- fighting on East Coast Road at Cabcaban
It was at this time that the tank battalion commanders received this order
, "You will make plans, to be communicated to company commanders only, and be prepared to destroy within one hour after receipt by radio, or other means, of the word 'CRASH', all tanks and combat vehicles, arms, ammunition, gas, and radios: reserving sufficient trucks to close to rear echelons as soon as accomplished."

            - 10:30 P.M. - Gen. King announced that further resistance would result the massacre of 6,000 sick or wounded and 40,000 civilians
            - less than 25% of his troops were healthy enough to continue fighting
            - he estimated they could hold out one more day
            - sent his staff officers to negotiate the surrender of Bataan
    - 9 April 1942
        - received order to destroy equipment and report to kilometer marker 168.2.
            - Provisional Tank Group Headquarters
        - Japanese officers told Col. Ernest Miller to keep them there until ordered to move
    - 10 April 1942
        - 7:00 P.M. - started march from Provisional Tank Group headquarters
        - 3:00 A.M. - halted and rested for an hour
        - 4:00 A.M. - resume march
    - 11 April 1942
        - 8:00 A.M. -reached Lamao
            - allowed to forage for food
        - 9:00 A.M. - resumed march
        - Noon - reached Limay and main road
            - officers, majors and up, separated from enlisted men
    - Death March
        - 4:00 P.M officers put on trucks
            - officers arrived at Balanga
            - Japanese find handgun in field bag of an officer
                - he was clubbed and bayoneted
                - because of this they were not fed
            - reached Orani  
            - herded into a fenced in area and ordered to lie down
            - in morning found they had been lying in human waste
            - latrine in one corner was crawling with maggots
        - Noon - fed rice and salt
            - first meal
        - Afternoon - enlisted men rejoin officers
        - 6:30 P.M. - ordered to form 100 men detachments
            - POWs marched at faster pace
            - fewer breaks
                - when given break, the POWs sat on road
        - North of Hermosa the POWs reached pavement
            - made march easier
        - POWs given an hour rest on road
            - those who attempt to lay down are jabbed with bayonets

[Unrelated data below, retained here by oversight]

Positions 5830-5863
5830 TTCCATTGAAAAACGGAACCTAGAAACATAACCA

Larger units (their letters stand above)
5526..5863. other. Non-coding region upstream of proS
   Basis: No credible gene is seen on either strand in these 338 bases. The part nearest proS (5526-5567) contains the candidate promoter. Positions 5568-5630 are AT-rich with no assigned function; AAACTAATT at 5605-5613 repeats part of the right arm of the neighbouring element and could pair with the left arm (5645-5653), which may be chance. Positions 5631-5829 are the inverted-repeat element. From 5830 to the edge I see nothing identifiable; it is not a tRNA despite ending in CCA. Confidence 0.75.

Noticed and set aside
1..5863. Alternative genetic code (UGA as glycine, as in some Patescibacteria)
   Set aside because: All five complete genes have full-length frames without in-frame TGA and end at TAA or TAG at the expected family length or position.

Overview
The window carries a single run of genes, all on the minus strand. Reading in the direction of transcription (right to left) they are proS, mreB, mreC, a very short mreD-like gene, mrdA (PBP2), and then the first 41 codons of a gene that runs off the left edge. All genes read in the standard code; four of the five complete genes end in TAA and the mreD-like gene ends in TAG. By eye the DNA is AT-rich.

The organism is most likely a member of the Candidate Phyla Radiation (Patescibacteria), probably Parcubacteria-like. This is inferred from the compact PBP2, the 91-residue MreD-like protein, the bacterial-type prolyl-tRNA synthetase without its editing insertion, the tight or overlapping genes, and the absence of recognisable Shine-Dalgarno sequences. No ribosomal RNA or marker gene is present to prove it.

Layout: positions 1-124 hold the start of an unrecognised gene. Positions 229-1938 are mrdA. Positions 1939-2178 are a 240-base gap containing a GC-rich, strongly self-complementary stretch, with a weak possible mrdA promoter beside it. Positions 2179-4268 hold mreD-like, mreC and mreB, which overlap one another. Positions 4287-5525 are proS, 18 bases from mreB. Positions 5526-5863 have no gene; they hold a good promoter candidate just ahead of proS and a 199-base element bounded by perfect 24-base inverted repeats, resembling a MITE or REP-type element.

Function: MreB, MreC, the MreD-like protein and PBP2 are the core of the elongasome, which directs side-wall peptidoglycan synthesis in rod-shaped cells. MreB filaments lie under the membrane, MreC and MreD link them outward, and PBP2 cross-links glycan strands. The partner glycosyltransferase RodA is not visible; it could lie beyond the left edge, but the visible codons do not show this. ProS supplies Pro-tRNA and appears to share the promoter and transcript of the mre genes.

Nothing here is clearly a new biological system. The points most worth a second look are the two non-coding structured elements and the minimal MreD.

- POWs march through Layac and Lurao
            - rains - POWs drank as much as they could
        - reached San Fernando
            - POWs put in groups of 200 to be fed
                - one POW sent to get a box of rice for each group
                - pottery jars of water given out the same way
    - 14 April 1942
        - POWs formed detachments of 100 men and marched to train station
            - POWs put into small wooden boxcars used to haul sugarcane
                - each boxcar could hold eight horses or forty men
                - 100 POWs packed into each car
                - POWs who died remained standing
         - Capas - dead fell to floor as living left boxcars
            - as POWs formed ranks, Filipinos threw sugarcane to POWs
            - also gave them water
            - POWs walked last 8 kilometers to Camp O'Donnell
            - during march he collected medical supplies that he gave to other POWs

        - 24 April 1942 - Reno completed march

POW Camps:

    - Philippine Islands:

        - Camp O'Donnell
            - 1 April 1942 - unfinished Filipino training base Japanese put into use as a POW camp
                - Japanese believed the camp could hold 15,000 to 20,000 POWs
            - POWs searched upon arrival at camp
                - those found with Japanese money were accused of looting
                - sent to guardhouse
                - over several days, gun shots heard southeast of the camp
                    - POWs who had money on them had been executed
            - Japanese took away any extra clothing from POWs as they entered the camp and refused to return it
                - since no water was available for wash clothing, the POWs threw soiled clothing away
                - clothing was taken from dead
                - few of the POWs in the camp hospital had clothing
            - POWs were not allowed to bathe
            - only one water spigot for entire camp
                - POWs waited 2 hours to 8 hours to get a drink
                    - water frequently turned off by Japanese guards and next man in line waited as long as 4 hours for
                      water to be turned on again
                    - mess kits could not be cleaned
                - POWs had to carry water 3 miles from a river to cook their meals
                - second water spigot installed a week after POWs arrived
            - slit trenches overflowed since many of the POWs had dysentery